November 18, 2022 / 24 Cheshvan 5783

Of all the Torah portions named after the heroes and heroines of the bible, there is no other parashah that so starkly highlights the importance placed on age, experience, and a life fulfilled than this week’s Chayei Sarah.

I have shared in previous columns the strange distinction of naming this week’s Torah portion in honor of our matriarch Sarah, which in the reading’s second verse announces her death. The sages have explained over the years that this naming is an honorific in memoriam of Sarah’s great life, her dedication to Abraham’s new faith, and her belief in Gd’s vision for a land for her future descendants.

Unfortunately, what is often lost in the study of this week’s text, especially with the glorious introduction of our second matriarch Rebekah, is the acknowledgment that age and experience are considered blessings and virtues in the Torah. In fact, “wisdom” is used synonymously with life experience. In the three decades of working in the field of Jewish education, you would often hear me clarify the difference between knowledge and wisdom. “Knowledge is knowing the information, but wisdom is knowing what to do with the knowledge.”

It is in this week’s Torah portion that we are reminded to validate Judaism’s commitment to our elders. We are a faith that proclaims wisdom as an essential life achievement. We do not highlight the “knowledgeable child” at the Seder table. Nor do we refer to our canon as “knowledge literature.” It is our experiences, in unison with the knowledge learned, which we recognize in our Jewish tradition. It is the wisdom of our elders that has kept our tradition, our faith, and our religion alive for over five millennia. It is the “wise child” who asks the questions that will perpetuate our master story for generations to come. And it is our “wisdom literature” that has generated a culture across generations of study through questions, critical thinking, and applying the lessons learned to the world in which we live.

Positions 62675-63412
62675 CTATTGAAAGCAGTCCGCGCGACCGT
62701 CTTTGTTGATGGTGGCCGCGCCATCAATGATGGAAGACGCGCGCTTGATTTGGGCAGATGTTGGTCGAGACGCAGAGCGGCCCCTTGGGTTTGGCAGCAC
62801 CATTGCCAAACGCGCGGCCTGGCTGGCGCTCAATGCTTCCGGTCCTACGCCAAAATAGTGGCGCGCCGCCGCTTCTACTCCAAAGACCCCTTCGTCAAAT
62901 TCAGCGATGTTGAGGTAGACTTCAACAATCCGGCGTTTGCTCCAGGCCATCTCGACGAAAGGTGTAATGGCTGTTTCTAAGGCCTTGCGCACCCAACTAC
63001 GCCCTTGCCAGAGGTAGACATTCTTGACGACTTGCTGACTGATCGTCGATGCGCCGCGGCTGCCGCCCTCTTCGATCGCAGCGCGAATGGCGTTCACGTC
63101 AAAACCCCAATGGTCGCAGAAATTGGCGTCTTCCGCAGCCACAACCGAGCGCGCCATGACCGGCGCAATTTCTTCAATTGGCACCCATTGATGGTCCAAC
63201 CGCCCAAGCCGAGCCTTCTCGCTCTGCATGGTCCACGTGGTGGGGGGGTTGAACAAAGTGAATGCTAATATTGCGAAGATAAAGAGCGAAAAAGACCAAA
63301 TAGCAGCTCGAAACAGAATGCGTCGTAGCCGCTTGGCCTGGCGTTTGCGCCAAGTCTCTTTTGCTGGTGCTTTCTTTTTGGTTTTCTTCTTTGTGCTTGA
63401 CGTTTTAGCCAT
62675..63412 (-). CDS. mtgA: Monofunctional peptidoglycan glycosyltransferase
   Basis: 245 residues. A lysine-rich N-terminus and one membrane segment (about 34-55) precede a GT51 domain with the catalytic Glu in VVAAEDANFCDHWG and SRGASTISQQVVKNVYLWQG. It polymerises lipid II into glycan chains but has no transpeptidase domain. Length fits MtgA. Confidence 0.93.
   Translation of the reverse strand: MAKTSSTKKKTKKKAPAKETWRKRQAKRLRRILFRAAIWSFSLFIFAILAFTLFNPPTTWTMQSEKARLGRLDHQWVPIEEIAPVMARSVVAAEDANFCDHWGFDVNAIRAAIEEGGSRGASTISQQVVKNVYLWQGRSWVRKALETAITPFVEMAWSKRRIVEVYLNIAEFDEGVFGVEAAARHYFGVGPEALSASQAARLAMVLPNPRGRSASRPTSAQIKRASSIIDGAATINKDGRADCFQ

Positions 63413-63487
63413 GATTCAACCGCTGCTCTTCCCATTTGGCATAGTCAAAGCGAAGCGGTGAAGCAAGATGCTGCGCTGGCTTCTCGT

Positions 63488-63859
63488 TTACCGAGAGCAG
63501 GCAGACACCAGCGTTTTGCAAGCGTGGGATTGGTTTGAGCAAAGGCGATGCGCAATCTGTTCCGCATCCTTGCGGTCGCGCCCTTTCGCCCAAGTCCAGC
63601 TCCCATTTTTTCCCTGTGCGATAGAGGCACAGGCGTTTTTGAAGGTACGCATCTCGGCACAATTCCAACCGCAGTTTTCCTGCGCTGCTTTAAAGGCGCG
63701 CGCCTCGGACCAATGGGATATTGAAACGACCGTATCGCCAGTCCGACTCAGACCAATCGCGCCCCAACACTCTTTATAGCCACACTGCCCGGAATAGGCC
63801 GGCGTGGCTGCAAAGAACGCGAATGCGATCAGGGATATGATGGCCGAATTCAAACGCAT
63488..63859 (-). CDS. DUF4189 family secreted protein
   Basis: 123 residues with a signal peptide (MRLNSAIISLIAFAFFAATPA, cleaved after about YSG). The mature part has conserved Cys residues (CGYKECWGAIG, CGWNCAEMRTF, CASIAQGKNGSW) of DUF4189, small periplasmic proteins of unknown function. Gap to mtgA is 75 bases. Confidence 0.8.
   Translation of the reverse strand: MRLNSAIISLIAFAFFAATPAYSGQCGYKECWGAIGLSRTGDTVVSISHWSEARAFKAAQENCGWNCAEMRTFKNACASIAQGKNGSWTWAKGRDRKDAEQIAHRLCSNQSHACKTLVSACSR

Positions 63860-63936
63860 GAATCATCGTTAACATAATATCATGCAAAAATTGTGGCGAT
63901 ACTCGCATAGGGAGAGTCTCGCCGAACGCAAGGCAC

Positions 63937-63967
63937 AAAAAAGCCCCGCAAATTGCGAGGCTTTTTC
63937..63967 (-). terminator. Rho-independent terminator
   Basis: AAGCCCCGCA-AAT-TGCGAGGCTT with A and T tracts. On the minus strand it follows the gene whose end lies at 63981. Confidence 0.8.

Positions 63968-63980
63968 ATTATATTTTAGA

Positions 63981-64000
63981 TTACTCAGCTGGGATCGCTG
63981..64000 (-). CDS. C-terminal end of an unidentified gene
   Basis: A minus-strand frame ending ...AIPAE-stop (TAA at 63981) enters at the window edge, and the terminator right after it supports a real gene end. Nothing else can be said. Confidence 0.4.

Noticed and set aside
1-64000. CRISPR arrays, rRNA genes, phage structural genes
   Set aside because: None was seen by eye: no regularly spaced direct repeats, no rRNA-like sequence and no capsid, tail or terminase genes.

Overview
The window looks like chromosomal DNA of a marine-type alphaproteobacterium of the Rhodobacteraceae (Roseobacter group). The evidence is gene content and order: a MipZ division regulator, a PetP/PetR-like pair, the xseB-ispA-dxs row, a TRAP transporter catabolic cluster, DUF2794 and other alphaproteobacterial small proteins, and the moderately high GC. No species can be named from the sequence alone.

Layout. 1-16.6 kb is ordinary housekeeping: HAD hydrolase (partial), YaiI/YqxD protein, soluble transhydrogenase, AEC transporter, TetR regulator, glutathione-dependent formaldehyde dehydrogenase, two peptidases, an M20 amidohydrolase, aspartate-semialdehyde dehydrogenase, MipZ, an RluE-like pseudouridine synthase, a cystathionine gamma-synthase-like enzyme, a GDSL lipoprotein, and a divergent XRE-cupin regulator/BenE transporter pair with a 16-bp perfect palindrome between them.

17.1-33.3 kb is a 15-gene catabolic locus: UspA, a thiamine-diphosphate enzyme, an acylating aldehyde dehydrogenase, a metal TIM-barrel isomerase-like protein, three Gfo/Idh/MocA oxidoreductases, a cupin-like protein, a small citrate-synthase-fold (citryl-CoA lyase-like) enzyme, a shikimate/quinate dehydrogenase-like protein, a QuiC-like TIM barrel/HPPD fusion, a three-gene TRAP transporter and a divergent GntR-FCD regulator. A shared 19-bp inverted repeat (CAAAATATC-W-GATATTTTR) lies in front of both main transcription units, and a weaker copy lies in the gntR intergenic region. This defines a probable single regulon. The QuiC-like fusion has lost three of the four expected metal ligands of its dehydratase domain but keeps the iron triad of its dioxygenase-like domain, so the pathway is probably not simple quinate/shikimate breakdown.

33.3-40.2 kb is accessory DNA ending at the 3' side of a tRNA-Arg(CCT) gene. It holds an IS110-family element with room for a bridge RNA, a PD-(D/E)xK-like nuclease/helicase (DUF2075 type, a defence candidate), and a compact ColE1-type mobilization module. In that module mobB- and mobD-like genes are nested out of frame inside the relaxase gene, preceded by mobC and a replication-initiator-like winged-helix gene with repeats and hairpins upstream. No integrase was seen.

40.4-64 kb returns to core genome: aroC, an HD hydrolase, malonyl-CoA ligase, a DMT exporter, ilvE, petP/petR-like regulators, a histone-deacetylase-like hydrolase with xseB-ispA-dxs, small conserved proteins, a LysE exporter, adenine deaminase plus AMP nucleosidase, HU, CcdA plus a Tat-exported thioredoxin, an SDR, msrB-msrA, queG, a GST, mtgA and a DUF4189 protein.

At a time when our elders are being dismissed for their forgetfulness, their aging bodies, or their desire to spend time reminiscing and passing on their life lessons learned, we need to actively take advantage of this rare opportunity to reestablish our elders as a source of wisdom in our community.

This week’s Torah portion is titled Chayei Sarah (“Sarah’s Life”) as an overt acknowledgment that we have limited time while here on earth, and that even Sarah, who lived to 127 years young, was a woman who grew from “independent strength” (from her birth name “Sarai”) to a woman who provided strength to the future nation of Israel when she was renamed “Sarah.”

May we all take some important time this week to reach out to our aging loved ones, not just to say hello and catch up, but to acknowledge their experience, their wisdom, and their life lessons learned. We have much to gain from listening to their perspectives, and we have much to lose when they will no longer be around to provide us with their insight. Because we are…



Shabbat Shalom,